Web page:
So Do Hand Sanitizers Actually Work? Only If They Have Higher Levels of Alcohol According to the CDC
There has been a lot of debate about whether or not hand sanitizers are actually a good alternative to hand washing, and here are the current CDC guidelines:
- Proper Hand Washing is Still Considered To Be Best: Washing your hands with water and soap for 20 seconds (sing the ABC song twice) is still the most effective way to remove germs and other microbes from your hands.
- Make Sure There’s Enough Alcohol: In the event that soap and water isn’t available, ensure that if you’re using alcohol-based hand sanitizer that the concentration of alcohol is over 60% as alcohol-based sanitizers under that amount are not as effective.
- Low Alcohol/No Alcohol Hand Sanitizers Are Not As Effective: Non-alcoholic or low alcohol hand sanitizers may not work as effectively for a couple of reasons:
- Non-alcohol-based hand sanitizers may not be as efficient in killing all classes of germs on the hands. Including the norovirus – the one that causes the stomach flu.
However, the CDC cautions that these types of hand sanitizers often reduce germs growth rather than killing the germs altogether. As a result of only reducing growth, this can lead to germs that develop resistance to the hand sanitizer. Oddly, these types of hand sanitizers are actually more likely to irritate the skin.
CAUTION: Alcohol Increases Absorption of Other Chemicals–Like Bisphenol (BPA) Exposure From Receipts
So you know how the Centers for Disease Control says you need hand sanitizers that are 60%+ alcohol? Be very careful what you touch AFTER applying that hand sanitizer with high levels of alcohol. What the CDC forgets to mention is that alcohol makes the skin more permeable after application. That means that its easier for other chemicals to absorb into your skin afterward. And this can become a problem if you handle thermal receipt paper frequently. (Sign our petition telling Target to reformulate to non-bisphenol receipts!)
One study found that people that used Prell hand sanitizer before handling receipts covered in bisphenol-A (BPA) had an increased absorption rate of 100 or more. Because it’s very common to apply hand sanitizer before handling receipts, health experts are cautioning you to be careful what you handle after applying alcohol-based hand sanitizers.
13 Ingredients to Avoid in Hand Sanitizers
Hand sanitizers have a plethora of ingredients to avoid. After analyzing close to forty different brands, this is what we found:
- Triclosan: is found just about anywhere you look–clothes, toys, kitchenware, and even hand sanitizers, and is the alternative for using ethyl alcohol as an agent in hand sanitizers. According to the FDA, who has performed much research on triclosan states that it may lead to not only hormonal disruptions but also may actually work to create more and more antibiotic-resistant “Super” bacteria.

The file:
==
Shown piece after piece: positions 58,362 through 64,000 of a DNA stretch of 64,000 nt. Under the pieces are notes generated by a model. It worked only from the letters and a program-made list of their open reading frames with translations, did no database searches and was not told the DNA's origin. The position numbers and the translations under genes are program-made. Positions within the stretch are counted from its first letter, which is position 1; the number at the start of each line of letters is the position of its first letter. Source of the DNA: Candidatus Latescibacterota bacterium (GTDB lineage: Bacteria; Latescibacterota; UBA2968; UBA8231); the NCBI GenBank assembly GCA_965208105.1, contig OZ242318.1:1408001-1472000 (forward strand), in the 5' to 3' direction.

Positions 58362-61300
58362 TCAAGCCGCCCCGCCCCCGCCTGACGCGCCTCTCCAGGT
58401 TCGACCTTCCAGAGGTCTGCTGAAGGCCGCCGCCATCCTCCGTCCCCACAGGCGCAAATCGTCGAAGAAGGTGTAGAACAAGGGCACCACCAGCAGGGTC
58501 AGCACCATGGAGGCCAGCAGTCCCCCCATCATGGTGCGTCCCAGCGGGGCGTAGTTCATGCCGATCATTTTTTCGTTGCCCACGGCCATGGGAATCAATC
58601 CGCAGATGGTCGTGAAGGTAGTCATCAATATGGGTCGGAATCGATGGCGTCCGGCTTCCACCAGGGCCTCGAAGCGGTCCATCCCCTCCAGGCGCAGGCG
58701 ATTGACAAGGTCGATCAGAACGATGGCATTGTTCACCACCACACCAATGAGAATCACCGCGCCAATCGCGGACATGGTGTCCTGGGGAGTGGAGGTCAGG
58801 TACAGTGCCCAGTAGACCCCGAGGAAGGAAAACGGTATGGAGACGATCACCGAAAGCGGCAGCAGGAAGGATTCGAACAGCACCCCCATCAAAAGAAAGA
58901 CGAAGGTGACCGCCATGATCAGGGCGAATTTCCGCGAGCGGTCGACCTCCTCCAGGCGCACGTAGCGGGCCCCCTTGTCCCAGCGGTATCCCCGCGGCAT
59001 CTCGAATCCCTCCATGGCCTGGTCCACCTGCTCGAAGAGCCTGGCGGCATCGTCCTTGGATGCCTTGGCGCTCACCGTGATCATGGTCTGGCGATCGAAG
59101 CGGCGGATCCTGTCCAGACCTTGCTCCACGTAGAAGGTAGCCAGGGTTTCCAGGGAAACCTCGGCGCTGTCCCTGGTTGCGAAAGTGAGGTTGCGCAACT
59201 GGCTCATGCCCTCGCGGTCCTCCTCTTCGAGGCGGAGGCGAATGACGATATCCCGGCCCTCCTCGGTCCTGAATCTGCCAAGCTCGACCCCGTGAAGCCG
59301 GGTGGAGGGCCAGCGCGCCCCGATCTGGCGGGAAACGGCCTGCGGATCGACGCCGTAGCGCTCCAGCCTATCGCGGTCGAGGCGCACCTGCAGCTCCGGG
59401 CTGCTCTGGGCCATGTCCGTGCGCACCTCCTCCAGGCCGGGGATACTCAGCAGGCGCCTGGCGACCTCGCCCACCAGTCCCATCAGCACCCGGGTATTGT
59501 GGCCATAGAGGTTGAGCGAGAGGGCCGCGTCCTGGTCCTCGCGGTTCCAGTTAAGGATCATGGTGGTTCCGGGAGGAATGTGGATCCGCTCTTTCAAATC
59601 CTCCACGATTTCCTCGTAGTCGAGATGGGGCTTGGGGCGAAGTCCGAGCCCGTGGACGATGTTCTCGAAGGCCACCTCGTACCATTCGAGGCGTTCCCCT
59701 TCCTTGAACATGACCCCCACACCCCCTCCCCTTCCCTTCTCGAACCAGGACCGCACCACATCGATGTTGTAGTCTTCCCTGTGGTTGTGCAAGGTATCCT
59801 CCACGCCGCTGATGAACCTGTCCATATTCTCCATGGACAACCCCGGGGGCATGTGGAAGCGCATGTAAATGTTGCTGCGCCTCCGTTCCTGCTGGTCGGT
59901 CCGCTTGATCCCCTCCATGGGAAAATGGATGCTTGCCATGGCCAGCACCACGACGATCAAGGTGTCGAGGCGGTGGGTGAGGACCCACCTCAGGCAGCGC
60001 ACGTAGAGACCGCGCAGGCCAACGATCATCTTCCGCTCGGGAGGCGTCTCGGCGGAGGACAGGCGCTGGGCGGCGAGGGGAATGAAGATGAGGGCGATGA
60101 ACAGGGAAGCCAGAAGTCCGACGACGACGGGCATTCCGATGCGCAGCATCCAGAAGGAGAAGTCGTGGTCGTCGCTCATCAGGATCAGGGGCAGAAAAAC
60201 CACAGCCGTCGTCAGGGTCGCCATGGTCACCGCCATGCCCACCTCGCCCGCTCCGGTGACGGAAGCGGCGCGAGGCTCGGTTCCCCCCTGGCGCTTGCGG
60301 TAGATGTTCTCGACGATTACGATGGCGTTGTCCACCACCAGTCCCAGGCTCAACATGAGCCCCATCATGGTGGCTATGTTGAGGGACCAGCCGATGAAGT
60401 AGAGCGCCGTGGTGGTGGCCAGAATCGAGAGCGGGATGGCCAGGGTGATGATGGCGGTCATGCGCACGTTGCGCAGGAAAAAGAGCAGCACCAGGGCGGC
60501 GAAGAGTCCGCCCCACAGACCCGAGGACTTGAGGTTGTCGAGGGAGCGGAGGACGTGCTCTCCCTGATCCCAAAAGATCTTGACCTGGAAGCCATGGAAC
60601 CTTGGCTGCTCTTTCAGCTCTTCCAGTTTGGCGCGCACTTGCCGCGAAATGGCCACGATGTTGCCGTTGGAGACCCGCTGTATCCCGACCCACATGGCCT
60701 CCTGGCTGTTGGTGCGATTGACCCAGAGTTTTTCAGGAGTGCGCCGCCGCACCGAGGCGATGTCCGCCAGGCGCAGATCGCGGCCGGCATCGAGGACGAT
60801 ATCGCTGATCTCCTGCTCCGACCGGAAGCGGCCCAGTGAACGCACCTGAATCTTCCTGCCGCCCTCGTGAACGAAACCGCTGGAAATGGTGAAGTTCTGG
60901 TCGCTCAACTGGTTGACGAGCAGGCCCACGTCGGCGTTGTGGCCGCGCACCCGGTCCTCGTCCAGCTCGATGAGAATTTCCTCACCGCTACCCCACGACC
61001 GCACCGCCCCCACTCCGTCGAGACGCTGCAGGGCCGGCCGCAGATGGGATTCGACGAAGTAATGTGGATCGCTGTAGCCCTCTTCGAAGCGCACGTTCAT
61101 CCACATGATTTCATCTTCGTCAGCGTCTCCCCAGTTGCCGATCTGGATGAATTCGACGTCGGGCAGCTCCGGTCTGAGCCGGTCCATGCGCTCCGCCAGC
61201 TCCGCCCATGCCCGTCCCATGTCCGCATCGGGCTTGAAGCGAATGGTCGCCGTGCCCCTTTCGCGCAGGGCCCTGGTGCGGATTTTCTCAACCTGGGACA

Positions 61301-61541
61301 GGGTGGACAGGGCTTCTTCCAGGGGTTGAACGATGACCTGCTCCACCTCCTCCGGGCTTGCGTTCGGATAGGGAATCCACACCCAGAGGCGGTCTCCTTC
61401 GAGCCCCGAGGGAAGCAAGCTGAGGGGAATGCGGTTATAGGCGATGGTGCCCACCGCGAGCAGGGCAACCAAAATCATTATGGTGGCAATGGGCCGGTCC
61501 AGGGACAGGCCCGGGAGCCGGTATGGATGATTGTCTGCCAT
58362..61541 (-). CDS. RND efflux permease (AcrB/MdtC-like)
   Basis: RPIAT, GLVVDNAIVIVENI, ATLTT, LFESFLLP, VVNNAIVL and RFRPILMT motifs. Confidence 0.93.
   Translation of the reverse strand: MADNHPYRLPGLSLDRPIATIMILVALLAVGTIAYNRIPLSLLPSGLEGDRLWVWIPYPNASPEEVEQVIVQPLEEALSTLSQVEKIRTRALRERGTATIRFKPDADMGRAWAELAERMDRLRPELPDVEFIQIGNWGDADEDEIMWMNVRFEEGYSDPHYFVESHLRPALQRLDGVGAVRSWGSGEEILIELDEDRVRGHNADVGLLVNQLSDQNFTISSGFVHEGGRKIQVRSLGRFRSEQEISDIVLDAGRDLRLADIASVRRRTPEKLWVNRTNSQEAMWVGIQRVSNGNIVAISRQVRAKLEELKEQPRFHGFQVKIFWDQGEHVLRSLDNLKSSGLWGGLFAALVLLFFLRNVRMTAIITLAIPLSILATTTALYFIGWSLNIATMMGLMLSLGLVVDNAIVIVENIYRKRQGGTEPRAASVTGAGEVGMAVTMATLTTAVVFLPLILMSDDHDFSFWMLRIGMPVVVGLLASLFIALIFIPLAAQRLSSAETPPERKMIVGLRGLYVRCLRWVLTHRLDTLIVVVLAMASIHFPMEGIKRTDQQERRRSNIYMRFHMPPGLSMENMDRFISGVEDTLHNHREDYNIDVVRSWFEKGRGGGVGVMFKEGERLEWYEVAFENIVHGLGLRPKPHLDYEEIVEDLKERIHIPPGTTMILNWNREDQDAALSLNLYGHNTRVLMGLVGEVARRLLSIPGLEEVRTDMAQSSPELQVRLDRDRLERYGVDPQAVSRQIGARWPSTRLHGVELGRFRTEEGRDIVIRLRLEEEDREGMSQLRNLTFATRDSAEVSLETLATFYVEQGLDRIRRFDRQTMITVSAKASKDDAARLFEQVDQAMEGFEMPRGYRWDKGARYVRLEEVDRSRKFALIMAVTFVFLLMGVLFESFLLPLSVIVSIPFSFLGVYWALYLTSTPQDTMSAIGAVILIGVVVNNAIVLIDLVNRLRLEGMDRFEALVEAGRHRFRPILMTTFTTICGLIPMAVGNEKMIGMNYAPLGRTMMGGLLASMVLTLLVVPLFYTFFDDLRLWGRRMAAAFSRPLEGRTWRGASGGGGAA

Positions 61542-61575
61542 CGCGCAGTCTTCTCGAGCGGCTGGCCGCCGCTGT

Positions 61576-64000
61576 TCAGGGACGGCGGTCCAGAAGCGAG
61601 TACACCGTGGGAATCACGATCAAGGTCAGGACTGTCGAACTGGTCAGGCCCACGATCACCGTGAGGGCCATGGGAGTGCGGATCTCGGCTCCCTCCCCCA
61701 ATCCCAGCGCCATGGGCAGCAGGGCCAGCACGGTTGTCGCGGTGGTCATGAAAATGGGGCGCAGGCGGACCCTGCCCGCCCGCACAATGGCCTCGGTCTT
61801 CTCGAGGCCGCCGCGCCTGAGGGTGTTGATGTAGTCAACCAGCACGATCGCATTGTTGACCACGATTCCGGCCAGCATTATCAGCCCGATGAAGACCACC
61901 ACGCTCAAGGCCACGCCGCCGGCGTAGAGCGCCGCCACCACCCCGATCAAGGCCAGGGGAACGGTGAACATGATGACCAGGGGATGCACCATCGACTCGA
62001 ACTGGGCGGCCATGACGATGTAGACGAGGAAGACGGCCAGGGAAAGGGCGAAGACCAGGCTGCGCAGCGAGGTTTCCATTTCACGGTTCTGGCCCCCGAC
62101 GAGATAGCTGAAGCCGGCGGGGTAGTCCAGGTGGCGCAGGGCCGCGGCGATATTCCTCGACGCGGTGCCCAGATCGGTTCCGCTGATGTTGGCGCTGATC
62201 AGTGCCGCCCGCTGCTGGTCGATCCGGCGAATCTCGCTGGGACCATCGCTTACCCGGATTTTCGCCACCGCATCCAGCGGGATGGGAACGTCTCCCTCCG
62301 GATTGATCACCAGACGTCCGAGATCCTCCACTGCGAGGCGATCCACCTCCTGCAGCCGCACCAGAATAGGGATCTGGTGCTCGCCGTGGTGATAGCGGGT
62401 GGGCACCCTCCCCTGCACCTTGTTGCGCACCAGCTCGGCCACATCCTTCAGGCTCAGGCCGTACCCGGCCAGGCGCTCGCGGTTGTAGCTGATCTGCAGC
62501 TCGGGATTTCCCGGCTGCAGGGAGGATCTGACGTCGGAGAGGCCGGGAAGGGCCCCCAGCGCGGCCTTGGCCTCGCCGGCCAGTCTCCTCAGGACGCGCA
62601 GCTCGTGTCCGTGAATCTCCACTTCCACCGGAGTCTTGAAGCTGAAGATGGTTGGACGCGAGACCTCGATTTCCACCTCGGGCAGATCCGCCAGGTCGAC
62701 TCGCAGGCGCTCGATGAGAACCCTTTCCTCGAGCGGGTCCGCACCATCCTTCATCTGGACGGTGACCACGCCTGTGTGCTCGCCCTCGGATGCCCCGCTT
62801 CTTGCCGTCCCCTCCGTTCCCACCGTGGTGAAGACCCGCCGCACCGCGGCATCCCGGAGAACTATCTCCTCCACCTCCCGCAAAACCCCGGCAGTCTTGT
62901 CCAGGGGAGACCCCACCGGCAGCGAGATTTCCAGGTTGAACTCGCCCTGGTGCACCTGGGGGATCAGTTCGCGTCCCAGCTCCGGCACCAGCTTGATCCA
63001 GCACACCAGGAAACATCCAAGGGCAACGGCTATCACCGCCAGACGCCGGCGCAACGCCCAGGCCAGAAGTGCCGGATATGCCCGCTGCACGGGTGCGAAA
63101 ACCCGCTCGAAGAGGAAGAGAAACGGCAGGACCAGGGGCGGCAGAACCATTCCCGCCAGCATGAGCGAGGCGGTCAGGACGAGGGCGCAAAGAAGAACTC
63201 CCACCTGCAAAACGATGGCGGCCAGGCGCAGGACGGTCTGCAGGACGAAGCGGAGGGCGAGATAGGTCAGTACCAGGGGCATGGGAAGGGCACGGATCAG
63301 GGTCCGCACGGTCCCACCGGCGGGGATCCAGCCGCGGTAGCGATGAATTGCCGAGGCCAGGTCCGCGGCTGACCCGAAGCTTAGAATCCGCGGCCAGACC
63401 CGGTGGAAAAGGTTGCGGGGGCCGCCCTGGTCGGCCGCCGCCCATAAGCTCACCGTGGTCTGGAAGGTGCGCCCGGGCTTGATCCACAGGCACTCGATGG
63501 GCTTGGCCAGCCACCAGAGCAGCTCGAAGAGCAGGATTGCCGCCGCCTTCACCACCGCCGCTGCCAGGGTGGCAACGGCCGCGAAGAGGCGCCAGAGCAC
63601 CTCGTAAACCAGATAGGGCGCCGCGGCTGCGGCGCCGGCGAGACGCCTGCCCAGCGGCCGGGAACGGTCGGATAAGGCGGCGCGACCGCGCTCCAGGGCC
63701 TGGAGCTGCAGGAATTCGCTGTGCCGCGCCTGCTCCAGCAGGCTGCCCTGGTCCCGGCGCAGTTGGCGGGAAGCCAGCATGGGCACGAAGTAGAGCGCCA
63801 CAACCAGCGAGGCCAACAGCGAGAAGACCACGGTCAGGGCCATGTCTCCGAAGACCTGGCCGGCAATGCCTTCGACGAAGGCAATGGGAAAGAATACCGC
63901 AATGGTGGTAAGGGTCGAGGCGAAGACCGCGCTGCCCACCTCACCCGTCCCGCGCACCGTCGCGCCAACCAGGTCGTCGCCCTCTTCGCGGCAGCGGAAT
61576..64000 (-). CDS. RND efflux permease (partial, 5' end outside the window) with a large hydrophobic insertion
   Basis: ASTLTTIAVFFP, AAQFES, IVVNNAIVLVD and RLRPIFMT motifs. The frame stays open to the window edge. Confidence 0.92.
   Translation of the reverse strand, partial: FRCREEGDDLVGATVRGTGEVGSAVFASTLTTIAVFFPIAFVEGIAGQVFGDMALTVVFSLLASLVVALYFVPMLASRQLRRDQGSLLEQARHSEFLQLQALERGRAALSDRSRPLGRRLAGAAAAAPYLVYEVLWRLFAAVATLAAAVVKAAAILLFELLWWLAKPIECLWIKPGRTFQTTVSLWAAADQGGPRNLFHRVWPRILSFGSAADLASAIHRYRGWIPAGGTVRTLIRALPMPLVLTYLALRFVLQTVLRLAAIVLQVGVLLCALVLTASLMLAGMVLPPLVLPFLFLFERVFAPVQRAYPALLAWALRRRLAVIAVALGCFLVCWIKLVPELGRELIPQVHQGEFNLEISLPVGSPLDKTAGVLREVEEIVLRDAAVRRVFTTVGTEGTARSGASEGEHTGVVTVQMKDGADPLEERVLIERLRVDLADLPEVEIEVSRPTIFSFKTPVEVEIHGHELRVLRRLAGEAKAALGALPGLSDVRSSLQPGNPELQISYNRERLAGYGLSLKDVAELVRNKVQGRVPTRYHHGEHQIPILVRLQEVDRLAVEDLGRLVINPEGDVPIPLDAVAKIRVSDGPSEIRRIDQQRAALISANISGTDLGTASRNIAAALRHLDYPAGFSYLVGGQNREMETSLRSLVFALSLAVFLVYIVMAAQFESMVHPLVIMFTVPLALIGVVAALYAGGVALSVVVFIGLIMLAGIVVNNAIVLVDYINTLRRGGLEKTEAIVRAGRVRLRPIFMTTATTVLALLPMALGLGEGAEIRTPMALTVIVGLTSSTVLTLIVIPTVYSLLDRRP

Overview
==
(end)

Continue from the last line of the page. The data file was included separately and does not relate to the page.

- May be listed as PHENOL, CH 3565; IRGASAN
- Benzethonium Chloride is another common biocide that has many antimicrobial uses, often found in cosmetics, deodorant, and personal care products, including hand sanitizers. This is a preservative used to suspend microbial growth in the product.
- It is also known BENZENEMETHANAMINIUM, CHLORIDE; AMMONIUM CHLORIDE; PHENOXY ETHOXY ETHYL DIMETHYL BENZYL; ANTI-GERM 77; ANTISEPTOL
- Synthetic Colors make everything a bit easier on the eyes, it also can lead to some pretty serious issues. Made from coal tar, synthetic colors can also contain heavy metal salts that are absorbed into the skin and almost all of these, in animal studies, are carcinogenic.
- Synthetic colors will be labeled as FD&C or D&C, followed by a color name and a number.
- Ethyl Alcohol: is the main ingredient in hand sanitizers and can be a very major issue with children, who see the bright colored bottles and want to ingest them. Make sure children do not ingest products containing ethyl alcohol, so even our “best” brands of hand sanitizers cannot be ingested by children. The CDC advises that the ingestion of hand sanitizers by children can be incredibly dangerous including respiratory depression, seizures, and coma. It’s also important to know that alcohol acts as an adjunct, so anything that gets on your skin afterward would sink inside quicker, easier and in higher quantity. Do not allow children to handle thermal receipt paper, because alcohol would increase the absorption of bisphenols within the paper.
- ALCOHOL, ABSOLUTE ETHANOL; DISTILLED SPIRITS; ETHANOL, UNDENATURED; ETHYL ALCOHOL; ETHYL HYDROXIDE; UNDENATURED ETHANOL; ABSOLUTE ETHANOL; ALCOHOL DEHYDRATED; ALCOHOL, ANHYDROUS
- Phthalates: Animal studies have shown that phthalates, which are found in a variety of things (including hospital tubing and IV bags) have demonstrated that phthalates are not only problematic to children, but specifically damaging to the liver, lungs, kidneys, and reproductive system.
- Benzalkonium Chloride: is an antimicrobial agent often used in hand sanitizers that can lead to organ toxicity, developmental toxicity, reproductive toxicity, and human toxicity.
- Avoid labels that have its other names, including AMMONIUM CHLORIDE; CHLORIDES; ALKYL DIMETHYLBENZYL AMMONIUM CHLORIDE, BAYCLEAN; BENIROL; BENZALKONIUM A.
- Propylene Glycol, Propylene Oxide, Polyethylene Glycol: as the active ingredient in antifreeze, the FDA has determined that it is carcinogenic, despite being found in everything from hand sanitizers to baby products. Other possible side effects may include organ system toxicity, developmental toxicity, and reproductive toxicity.
- Also known as “antifreeze” and methyletethyl glycol